It’s not uncommon for seniors to lose their appetite periodically. While a temporary loss in appetite may not lead to health consequences, long-term or permanent decreases in appetite can result in severe nutritional deficiencies. Fortunately, there are things seniors can do to boost their appetite.
1. Dine with Others
Seniors sometimes feel lonely and isolated, which can trigger depression and anxiety and cause a significant decrease in appetite. However, when seniors have company to share meals with, their appetite may increase. If your loved one doesn’t have friends or family to dine with, take him or her to a restaurant or senior center so meals can be enjoyed with others.
In addition to preparing healthy meals for your loved one, a professional caregiver can provide companionship and social stimulation. Many older adults are choosing to age in place, and some need a helping hand to continue living at home safely and comfortably. Luckily, there is professional at-home care seniors can trust and rely on.
2. Take a Walk
Living a sedentary lifestyle may lead to a poor appetite. A decrease in appetite is often the result of lower caloric needs, or it may be because a lack of exercise can lead to emotional health issues, such as depression. Encourage your loved one to take walks outdoors to increase his or her appetite and enhance sleep quality, reduce joint pain, decrease systemic inflammation, and promote the production of vitamin D through sun exposure.
3. Try New Recipes
Tastes often change with age, and foods seniors once enjoyed may now seem bland or flavorless. Aging adults may also become bored with the same old foods they’re used to eating. Trying new recipes and flavors may boost the appetite, stimulate the taste buds, and restore enthusiasm about eating once again.
If family or work responsibilities make it challenging to prepare and serve varied meals for your loved one every day, consider adding a professional caregiver to your caregiving team. There are a variety of reasons family caregivers should consider in-home care. Columbia, MD, families often have additional responsibilities that make it more challenging to provide the care their senior loved ones need and deserve. A professional caregiver can take over your important caregiving duties, allowing you more time to focus on yourself.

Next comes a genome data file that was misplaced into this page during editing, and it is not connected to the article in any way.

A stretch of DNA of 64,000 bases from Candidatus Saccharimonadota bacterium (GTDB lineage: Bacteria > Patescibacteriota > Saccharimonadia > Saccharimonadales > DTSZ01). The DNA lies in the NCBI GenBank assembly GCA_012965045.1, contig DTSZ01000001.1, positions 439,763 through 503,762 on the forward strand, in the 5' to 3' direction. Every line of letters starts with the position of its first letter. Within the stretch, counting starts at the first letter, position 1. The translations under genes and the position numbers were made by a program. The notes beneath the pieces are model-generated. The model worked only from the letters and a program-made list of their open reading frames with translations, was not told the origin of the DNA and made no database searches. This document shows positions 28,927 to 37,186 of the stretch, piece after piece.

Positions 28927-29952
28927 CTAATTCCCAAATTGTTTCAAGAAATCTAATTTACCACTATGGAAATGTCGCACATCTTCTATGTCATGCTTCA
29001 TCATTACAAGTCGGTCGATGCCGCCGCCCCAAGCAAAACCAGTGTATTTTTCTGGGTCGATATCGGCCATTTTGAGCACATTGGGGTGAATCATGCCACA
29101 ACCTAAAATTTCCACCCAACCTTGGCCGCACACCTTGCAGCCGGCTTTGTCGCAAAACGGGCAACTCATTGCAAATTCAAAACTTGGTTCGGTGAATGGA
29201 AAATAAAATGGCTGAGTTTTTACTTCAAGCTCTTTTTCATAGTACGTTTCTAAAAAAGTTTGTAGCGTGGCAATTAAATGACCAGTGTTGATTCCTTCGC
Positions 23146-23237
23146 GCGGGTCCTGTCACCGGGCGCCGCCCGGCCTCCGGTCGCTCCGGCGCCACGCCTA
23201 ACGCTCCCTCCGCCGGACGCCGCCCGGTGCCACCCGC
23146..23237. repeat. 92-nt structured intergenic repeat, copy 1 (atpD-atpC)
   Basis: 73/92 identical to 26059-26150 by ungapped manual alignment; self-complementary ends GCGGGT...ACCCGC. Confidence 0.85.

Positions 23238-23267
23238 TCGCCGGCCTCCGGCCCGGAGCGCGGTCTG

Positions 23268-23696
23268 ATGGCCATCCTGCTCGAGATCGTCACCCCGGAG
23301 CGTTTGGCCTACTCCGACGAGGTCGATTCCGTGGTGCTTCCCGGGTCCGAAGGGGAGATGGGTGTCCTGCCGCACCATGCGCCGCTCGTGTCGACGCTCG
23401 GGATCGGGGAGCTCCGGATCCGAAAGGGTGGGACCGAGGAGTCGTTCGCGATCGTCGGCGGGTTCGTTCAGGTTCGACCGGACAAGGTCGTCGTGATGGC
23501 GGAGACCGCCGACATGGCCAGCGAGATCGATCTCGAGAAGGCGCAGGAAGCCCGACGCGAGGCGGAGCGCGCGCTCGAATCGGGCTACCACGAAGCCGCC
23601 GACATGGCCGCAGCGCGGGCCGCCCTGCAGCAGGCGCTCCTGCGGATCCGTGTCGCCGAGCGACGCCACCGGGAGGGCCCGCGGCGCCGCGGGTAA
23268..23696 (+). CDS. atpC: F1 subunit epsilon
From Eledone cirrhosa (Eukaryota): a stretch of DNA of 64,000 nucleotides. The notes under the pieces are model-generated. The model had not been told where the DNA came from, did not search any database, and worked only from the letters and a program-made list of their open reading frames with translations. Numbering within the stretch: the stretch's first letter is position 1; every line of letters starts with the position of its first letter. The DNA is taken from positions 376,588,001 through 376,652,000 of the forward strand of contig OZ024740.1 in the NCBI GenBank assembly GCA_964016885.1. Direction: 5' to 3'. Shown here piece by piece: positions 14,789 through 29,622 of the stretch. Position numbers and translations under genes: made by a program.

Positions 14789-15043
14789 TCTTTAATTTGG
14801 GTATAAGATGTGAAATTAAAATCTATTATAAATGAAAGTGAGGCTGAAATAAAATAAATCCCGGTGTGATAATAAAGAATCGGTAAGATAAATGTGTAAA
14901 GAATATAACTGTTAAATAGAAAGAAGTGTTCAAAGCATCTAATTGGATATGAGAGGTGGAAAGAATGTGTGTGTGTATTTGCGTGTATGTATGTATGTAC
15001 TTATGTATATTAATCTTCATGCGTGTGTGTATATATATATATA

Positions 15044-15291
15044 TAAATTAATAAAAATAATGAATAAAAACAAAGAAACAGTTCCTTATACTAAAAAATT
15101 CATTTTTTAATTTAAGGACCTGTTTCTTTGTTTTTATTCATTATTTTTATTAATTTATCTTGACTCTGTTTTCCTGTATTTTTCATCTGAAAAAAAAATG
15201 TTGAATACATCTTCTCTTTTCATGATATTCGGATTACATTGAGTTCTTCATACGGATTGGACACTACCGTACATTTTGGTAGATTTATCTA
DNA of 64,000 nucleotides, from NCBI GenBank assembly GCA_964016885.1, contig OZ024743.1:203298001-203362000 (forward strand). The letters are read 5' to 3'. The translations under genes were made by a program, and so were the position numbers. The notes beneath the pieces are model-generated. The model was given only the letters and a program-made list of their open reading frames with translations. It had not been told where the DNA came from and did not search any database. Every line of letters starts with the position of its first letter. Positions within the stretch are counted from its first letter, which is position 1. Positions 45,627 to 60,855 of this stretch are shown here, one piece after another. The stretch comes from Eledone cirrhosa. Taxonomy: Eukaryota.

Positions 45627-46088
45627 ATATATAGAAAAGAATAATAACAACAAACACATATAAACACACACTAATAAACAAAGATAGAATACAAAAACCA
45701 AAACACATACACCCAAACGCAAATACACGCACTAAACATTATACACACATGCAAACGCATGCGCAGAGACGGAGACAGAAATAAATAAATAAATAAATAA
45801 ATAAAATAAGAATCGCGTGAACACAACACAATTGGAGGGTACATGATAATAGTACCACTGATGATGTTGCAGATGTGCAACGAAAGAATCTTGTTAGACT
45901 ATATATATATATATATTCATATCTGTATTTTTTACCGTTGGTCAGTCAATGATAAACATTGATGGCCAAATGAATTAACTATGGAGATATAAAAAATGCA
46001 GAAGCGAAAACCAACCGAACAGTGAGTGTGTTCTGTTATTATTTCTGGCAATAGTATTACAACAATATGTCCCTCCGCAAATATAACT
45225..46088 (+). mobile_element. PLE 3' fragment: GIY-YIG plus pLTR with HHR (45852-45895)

4. Review Medications
Taking non-steroidal anti-inflammatory drugs, or NSAIDs, for chronic pain or inflammation could lead to a poor appetite. These medications can cause stomach pain, nausea, vomiting, and epigastric pain. While these symptoms are typically associated with higher dosages, even low doses can cause a decrease in appetite. If your loved one is experiencing gastrointestinal symptoms or a low appetite as a result of NSAID use, make an appointment with his or her physician to review the side effects of the NSAIDs and possibly discontinue their use. Once the medication has been stopped, your loved one’s appetite may increase.
5. Limit Coffee Intake
Coffee is very acidic and can cause severe stomach pain and abdominal cramps, which can lead to a diminished appetite. Because coffee can interfere with nutrient absorption, it may also lead to nutritional deficits. While caffeine may be the main offender, even decaffeinated coffee can cause gastric distress and a low appetite. Limiting your loved one’s coffee intake may reverse stomach issues associated with acidic beverages and increase his or her appetite. Drinking too much coffee can also result in frequent urination, which may cause dehydration, another risk factor in the development of a decreased appetite.
If your loved one’s appetite is decreasing, a trained professional caregiver can be a great resource for making sure your loved one gets proper nutrition. Not every senior has the same care needs, which means they don’t all need the same type of homecare services. Columbia families can rely on Assisting Hands Home Care to provide individualized care plans to meet their elderly loved ones’ unique care needs. Our caregivers help seniors focus on healthy lifestyle habits such as eating nutritious foods, exercising regularly, and maintaining strong social ties, and we offer mentally stimulating activities that can stave off cognitive decline and delay the onset of dementia. If you need professional care for your loved one, reach out to one of our Care Managers today at 443-233-1245.